I am reminded of "you've got another think coming" (as opposed to 'thing.')

gazes_also wrote:

I'm a little disappointed there are no ROUS's


Which, really, should be "RsOUS."
noxharrington wrote:
gazes_also wrote:

I'm a little disappointed there are no ROUS's


Which, really, should be "RsOUS."


Depends on your style manual. I dunno, how do you write the initialism for "Weapons of Mass Destruction?"
Reclaimer wrote:
Tram's Attack is incredibly important here, since this fight is going to boil down to his max stack vs. two max stacks of high-level heavies led by Ford and Twenty. This isn't Exalted; his massive infantry force doesn't give him an armor bonus or anything, in fact he himself has no bonuses at all.


That is an interesting point, I'm curious as well. I guess it can't be too bad - Slately didn't have a problem putting him on the front lines with Oss. It could have just been a "well, things are desperate, we need every sword down there" situation, but Slately doesn't seem the type who'd just throw his sons away, if Trem couldn't hold his own he'd have kept him back in capital as "reserves".

And considering the whole plan was for the Jetstone forces to hold GK up and then fall back when Haggar arrived anyway if Trem's attack wasn't all that good he probably wouldn't have made that much difference in the delaying action, so no use risking him (although it could be he was there to be the brain to Oss's brawn, and he'd have hung back).

ftl wrote:
Thing is, conventional units in Erf would also be able to do the same kind of suicidal tactics. They're all going to croak anyway, so it's a question of what's more valuable - inflicting maximum casualties, or inflicting casualties of highest-value targets. The decrypted aren't doing anything right now that a standard army wouldn't also do - except that they're caring about Wanda rather than Stanley, but at the moment their goals go together.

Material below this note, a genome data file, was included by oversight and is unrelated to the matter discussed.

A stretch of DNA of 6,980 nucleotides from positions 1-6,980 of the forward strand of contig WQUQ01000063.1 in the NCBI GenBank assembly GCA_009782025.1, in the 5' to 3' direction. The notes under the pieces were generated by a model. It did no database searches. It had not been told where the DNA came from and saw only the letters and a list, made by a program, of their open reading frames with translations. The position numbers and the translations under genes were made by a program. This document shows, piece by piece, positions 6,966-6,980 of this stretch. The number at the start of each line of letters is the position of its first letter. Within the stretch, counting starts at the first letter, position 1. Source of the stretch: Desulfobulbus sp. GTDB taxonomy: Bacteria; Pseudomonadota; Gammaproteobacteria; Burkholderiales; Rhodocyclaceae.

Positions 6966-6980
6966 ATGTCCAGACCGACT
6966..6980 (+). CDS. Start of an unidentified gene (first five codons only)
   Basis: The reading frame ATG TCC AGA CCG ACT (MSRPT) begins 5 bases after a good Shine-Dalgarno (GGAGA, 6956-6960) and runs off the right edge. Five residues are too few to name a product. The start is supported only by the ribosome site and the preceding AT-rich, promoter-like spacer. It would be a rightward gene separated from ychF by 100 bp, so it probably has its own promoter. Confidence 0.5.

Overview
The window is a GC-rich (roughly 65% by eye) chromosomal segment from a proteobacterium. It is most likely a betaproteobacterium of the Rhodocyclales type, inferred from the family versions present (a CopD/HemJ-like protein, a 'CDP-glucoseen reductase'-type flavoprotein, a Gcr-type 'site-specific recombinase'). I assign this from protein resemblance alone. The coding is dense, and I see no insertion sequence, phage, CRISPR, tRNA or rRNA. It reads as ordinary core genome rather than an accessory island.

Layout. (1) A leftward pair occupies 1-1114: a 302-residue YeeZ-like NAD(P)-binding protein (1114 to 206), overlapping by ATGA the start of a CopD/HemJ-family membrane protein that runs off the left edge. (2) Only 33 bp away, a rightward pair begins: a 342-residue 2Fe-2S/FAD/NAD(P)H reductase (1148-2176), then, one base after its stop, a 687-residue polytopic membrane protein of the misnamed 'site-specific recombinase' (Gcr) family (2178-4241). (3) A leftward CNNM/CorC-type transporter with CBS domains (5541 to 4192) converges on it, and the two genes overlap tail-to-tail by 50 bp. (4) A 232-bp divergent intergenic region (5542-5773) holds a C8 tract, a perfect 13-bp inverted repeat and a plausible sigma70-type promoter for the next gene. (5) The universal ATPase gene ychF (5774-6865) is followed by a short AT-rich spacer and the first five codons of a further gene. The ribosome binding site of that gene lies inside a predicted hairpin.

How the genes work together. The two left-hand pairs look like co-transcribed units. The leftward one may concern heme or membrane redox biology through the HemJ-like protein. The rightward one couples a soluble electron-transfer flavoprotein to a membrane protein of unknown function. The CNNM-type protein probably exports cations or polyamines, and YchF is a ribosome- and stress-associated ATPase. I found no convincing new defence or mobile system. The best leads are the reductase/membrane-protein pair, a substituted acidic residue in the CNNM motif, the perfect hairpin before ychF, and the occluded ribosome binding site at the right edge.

True, true.

effataigus wrote:
Not to speak for Dancing C, but I think he just meant to point out that if skulls are the new shackles, then shackles were the old shackles. This is relevant to the point that he was making that we don't see much evidence to suggest that regular infantry are typically summarily executed after surrendering. No need to shackle the dead.


Yes, that is exactly what I was getting at.

DevilDan wrote:
We always knew that some units were interrogated or turned. But yes, I may have missed the point. :oops:


Heh, I should make more of an effort to make my points clearer. :D
Dancing Cthulhu wrote:
multilis wrote:
Regular units are almost always *killed* rather than turned, even *after* they surrender.


My memory is a bit vague on the subject, but is the reference in the comic to that somewhere? We haven't seen that many regular units captured, though after Caesar's near fatal last battle apparently TV had some 100+ infantry prisoners and we never learnt their fate, but it didn't sound like they were being executed at the time.

And Jack's comments about skulls being the new shackles when observing the prison with Parson sounded like units weren't always killed instantly when they surrendered.


The wiki page "Capturing" is a bit skimpy on sources, but eventually I found one of Parson's Klogs, in which he claims that capture is (usually) reserved for valuable Casters.
I think the math goes thusly,

Capturing units in combat is difficult (megalogwiffs aside). Captured units are difficult to turn and suffer from low loyalty. Thus, only really valuable units are captured and tried to turn in combat.

However, a city's garrison captured means all units still in the city are automatically shackled. So, hey! Captured units, what to do with them.

Turning them is still probably not a good idea. That would seem to leave execution as the only alternative...

Or does it? Historically in warfare, its standard operating procedure to offer captured units back to their side in exchange for an appropriate ransom. This ransom is typically either money or similarly captured units.

The last option being common, or at least not unheard of, in Erf would not surprise me in the least.

However, in Book 1 this was not an option. GK was the last GK city, when it fell there was going to be no one to ransom captured units to. Furthermore, Stanley and eventually Parson's behavior (such as the mass decryption of Jetstone's finest) made Ansom very unwilling to cut the side any slack. Yet, Charlie got Parson's capture out of Ansome regardless.
Capturing for ransom makes excellent sense to me when warfare is often skirmishes between neighboring kingdoms. (I doubt Jill will be leaving anyone alive as she razes her way back to Faq, though. I think we sometimes forget that every person in these cities is a soldier: No civilians, no bystanders, no collateral "damage.")